The MTA’s flashy new bus fleet may come with Wi-Fi and USB ports, but they lack a feature that’s proved to improve travel times.
None of the 75 blue and yellow buses that rolled out in Queens this May -- part of a fleet of 2,042 coming to city streets over the next six years -- are equipped with technology known as Traffic Signal Prioritization, or TSP.
The software uses GPS devices on buses to give drivers more green lights and fewer reds. As buses approach intersections, the city’s traffic control center can hold green lights or speed up a red light cycle to prevent idling.
TSP is already in use along several routes in the city and has been able to shave 10 percent to 15 percent off travel times on average, according to data from the city’s Transportation Department.
“We should be utilizing TSP everywhere we can,” said Nick Sifuentes, deputy director of The Riders Alliance, a grassroots transit advocacy group. “It’s is the best thing to speed buses without major infrastructure upgrades.”
With a complete visual makeover, Gov. Andrew M. Cuomo billed the new buses as 21st century rides, praising what he called their Ferrari-like design and millennial accommodations. But TSP taking a backseat to Wi-Fi exemplifies what advocates describe as a backward, frills-first attitude toward enhancing service.
“We look forward to a time when technology to improve service becomes standard and gets higher priority to nonessential enhancements like onboard Wi-Fi,” said Jon Orcutt, Commuinications Director at the nonprofit TransitCenter, who believes that speedier, more reliable service is the key to reversing plummeting bus ridership.
City buses have lost 46 million annual rides since 2010 even though, during that same period, the city added more residents, more jobs and more tourists, according to city data.
In July, TransitCenter joined other advocacy groups to launch the Bus Turnaround Campaign, challenging elected officials and transit agencies to work together to implement enhancements that make buses move faster.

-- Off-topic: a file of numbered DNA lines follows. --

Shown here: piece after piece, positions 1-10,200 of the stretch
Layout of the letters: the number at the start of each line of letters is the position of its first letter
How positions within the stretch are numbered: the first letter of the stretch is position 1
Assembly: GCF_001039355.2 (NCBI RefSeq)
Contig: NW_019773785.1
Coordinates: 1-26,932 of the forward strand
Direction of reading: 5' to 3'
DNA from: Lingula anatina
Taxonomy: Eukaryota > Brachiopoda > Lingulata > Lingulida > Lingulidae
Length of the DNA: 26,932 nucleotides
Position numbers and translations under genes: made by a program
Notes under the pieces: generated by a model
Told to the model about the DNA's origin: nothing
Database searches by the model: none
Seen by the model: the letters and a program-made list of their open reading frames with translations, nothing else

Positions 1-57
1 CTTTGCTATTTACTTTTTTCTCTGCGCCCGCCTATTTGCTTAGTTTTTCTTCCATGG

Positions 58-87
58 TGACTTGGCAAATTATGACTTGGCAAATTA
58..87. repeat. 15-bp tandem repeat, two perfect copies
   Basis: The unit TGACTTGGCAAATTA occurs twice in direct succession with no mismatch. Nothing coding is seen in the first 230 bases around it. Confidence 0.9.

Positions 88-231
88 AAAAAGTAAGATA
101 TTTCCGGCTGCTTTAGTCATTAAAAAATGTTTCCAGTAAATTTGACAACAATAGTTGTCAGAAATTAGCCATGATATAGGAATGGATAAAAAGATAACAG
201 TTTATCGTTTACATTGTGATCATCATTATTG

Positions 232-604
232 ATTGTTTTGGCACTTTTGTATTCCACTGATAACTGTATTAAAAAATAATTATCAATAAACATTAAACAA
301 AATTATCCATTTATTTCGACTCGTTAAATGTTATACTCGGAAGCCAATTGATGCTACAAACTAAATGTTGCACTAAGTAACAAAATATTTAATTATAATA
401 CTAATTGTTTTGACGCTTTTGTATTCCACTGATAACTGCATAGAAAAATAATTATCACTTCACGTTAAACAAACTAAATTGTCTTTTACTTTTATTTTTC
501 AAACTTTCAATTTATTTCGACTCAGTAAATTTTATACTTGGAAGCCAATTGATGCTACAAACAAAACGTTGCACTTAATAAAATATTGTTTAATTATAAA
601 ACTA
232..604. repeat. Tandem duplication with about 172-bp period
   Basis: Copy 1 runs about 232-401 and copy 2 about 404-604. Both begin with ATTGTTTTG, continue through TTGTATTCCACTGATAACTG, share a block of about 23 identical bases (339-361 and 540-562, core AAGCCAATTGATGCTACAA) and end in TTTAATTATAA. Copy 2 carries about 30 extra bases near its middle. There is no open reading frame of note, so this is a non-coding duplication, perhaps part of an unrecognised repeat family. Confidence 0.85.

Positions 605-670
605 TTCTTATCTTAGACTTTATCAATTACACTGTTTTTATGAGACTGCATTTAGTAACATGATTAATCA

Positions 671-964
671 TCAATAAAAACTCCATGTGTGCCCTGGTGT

“TSP is a proven tool in New York on our Select Bus Service (SBS) routes and in cities around the world to speed up bus travel times and improve service for riders,” said city DOT spokesman Scott Gastel in an email. “We look forward to working with the MTA to accelerate the deployment of TSP to more bus routes throughout the City.”
Despite early success, wider-scale rollout of TSP on buses has lagged since 2011, when then-Mayor Michael Bloomberg called for 11 routes to utilize the technology by 2013.
At this point, there are five SBS routes using the software: the B44, B46, M15, Bx41, and S79, according to the MTA. Through SBS , the city collaborates with the MTA to use features like dedicated bus lanes, off-board fare payments and, occasionally, TSP to help move buses through gridlock.
As part of SBS upgrades, the MTA expects to bring TSP technology to the Q44 and M60 by the end of the year.
“Moving forward, we will solicit bids to procure software that can be rolled out to all buses at some point in 2018,” MTA spokesman Kevin Ortiz said.
Orcutt, former policy director at the city’s DOT, said there is no reason the tech isn’t a standard bus feature in 2016 besides lack of will.
“I don’t think there is any pressure from MTA leadership to improve bus service,” he said.
When asked about bus speeds at an unrelated news conference last week, Cuomo deferred to MTA chairman Tom Prendergast, who said the agency was working diligently with the city on improvements like TSP and bus lanes.
“We’ve had very aggressive efforts with the last two administrations in the city to DOT to ways which we can improve traffic flow,” he said. “The slowest traffic speeds on the western hemisphere are in Manhattan.”